The first phase of letting a property is typically the busiest and arguably the most tasking for new landlords venturing into the private rental sector.

A lot of effort and research is involved in getting a new let ready for renters, and there are also a lot of expenditures to consider for things like advertising and upkeep.

There are various laws that landlords must follow, including those pertaining to security deposits, fire precautions and electrical inspections. Future rental reform, which may affect renters’ rights to have dogs in rental properties, should also be considered.

However, following some key steps can set you up for success. Here are a few things you should do as a new landlord.

Get Familiar With Local Laws And Regulations

As a new landlord, it is essential to familiarise yourself with the local laws and regulations that apply to renting out property. This may include laws related to fair housing, tenant rights, and eviction procedures. Additionally, you may need to obtain necessary licenses or permits and comply with zoning and building codes. It is a good idea to consult with a lawyer or a local housing authority to ensure you know all relevant laws and regulations in your area.

You should be aware of the Housing Act 1988 and 1996. These acts outline the rights and responsibilities of landlords and tenants. They include provisions for protecting tenants’ deposits, the right to a safe and healthy living environment, and the right to challenge illegal eviction. You should also be conversant with the Electrical Equipment (Safety) Regulations 1994. These regulations require landlords to ensure that all electrical equipment and appliances provided with the property are safe to use.

In addition, as a new landlord, you need to know about Electrical Installation Condition Report (EICR). It is required if you intend to rent a property in England. A home electrical certificate will be provided once the inspection is complete. This can be used to show tenants that the electrical work in property is in good condition.

Tenancy Agreement

Creating a tenancy agreement is a contract between a landlord and tenant that sets out the terms and conditions of the tenancy. It outlines the rights and obligations of both parties, including the rent payment and any rules the tenant must follow while living in the property.

In creating a tenancy agreement, it is essential to include the following details:

  • The address and type of rented property, such as an apartment, house, or condominium
  • The length of time for which the tenant will rent the property, known as the term of the lease
  • Both parties’ rights and obligations relating to the rental of the property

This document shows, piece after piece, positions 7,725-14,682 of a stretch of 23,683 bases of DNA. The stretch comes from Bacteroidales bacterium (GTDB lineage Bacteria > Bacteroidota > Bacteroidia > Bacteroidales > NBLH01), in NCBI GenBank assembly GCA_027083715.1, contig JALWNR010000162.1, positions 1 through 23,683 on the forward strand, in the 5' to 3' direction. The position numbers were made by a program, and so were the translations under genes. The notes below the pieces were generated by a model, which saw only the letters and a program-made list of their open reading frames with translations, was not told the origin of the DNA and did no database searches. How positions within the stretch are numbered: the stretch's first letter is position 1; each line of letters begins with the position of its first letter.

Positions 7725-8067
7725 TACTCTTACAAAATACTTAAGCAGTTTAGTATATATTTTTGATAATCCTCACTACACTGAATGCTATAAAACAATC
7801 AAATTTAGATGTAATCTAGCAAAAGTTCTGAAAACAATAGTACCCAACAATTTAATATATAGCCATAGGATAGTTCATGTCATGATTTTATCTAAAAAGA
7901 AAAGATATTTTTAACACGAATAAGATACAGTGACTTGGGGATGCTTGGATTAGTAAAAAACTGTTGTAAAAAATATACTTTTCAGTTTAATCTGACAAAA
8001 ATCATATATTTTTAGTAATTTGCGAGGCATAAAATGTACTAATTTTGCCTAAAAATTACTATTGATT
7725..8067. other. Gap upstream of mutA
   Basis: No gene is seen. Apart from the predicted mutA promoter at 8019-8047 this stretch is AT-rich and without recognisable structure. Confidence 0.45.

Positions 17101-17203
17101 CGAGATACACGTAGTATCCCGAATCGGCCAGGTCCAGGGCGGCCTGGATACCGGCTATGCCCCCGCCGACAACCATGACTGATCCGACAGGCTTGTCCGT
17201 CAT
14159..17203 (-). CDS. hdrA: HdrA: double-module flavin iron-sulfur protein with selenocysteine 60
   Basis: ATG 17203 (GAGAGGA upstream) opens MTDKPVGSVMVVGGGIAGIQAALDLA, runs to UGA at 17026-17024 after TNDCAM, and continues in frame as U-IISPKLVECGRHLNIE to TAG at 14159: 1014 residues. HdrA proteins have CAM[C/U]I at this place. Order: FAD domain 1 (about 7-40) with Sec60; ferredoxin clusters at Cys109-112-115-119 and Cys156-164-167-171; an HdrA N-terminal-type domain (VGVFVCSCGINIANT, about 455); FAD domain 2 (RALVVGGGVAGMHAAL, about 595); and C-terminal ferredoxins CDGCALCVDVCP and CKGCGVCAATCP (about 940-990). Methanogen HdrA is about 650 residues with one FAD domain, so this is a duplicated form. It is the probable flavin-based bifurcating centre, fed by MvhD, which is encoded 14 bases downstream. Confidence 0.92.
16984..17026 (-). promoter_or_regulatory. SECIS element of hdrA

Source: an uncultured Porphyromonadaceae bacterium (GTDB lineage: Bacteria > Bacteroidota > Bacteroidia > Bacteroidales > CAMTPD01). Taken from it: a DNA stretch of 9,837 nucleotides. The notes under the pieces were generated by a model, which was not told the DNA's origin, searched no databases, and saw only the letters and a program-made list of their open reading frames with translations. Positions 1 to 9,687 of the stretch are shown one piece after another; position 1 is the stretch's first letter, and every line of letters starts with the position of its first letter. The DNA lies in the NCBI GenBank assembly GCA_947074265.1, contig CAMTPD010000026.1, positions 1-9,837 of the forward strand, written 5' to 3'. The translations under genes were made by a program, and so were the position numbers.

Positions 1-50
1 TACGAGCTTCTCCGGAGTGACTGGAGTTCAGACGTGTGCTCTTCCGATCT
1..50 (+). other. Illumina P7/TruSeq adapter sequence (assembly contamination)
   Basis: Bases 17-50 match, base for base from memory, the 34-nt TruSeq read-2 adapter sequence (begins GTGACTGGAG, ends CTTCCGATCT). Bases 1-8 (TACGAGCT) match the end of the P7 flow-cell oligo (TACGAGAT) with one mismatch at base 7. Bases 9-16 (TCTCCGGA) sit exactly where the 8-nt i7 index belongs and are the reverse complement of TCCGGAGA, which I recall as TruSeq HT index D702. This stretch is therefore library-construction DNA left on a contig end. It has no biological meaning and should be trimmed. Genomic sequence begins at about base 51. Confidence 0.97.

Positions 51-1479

If both the landlord and tenant agree, a let agreement can be amended through an additional written agreement. It is important to have a signed rental agreement, as it is legally binding and holds all parties accountable for what they have agreed upon.

It is also important to include a clause regarding the termination of the tenancy agreement, such as the tenant giving written notice to the landlord with not less than twenty-eight days’ notice to terminate the tenancy.

Tenant Screening

Tenant screening is the process of gathering information about potential tenants before deciding who to rent to. Landlords use various methods to screen tenants, including asking questions, collecting information through an application form, conducting background checks, and checking references. With tenant screening, you will reduce the probability of problems with rent payments, neighbour disputes, or eviction. However, you need to keep in mind that screening does not guarantee that problems will not occur.

If you are a landlord in the UK, you are required to check the immigration status of tenants and certain occupiers before granting a tenancy. You can conduct a Right to Rent check through the government’s online tool or by other means approved by the Home Office. It’s important to ensure that the tenant can afford the rent if you consider their income and any other financial obligations they have.

Maintenance Planning

Maintenance planning is a process used by landlords and property managers to ensure that rental properties are kept in good condition. It typically involves creating a schedule of routine maintenance tasks, such as inspecting and repairing heating and plumbing systems and budgeting for any necessary expenses. Various tools and resources are available to help landlords and property managers plan and organise maintenance, such as maintenance management software, written schedules, and excel sheets. Additionally, laws and regulations in some areas may require landlords to take certain steps to maintain their properties, such as responding to tenants’ requests for repairs.

Keep records of all repairs and maintenance that have been done on the property. This will help you keep track of what has been done and when, and it can also be helpful in case of disputes. Provide tenants with emergency contact information for the landlord, or a designated maintenance contact, in case of any urgent repairs that need to be done.

These tips, among many others, will help first-time landlords find their footing when taking on this exciting new adventure. Understandably, there might be a few stumbles to begin with, but these will help to create good landlords who know what works and what should be avoided.

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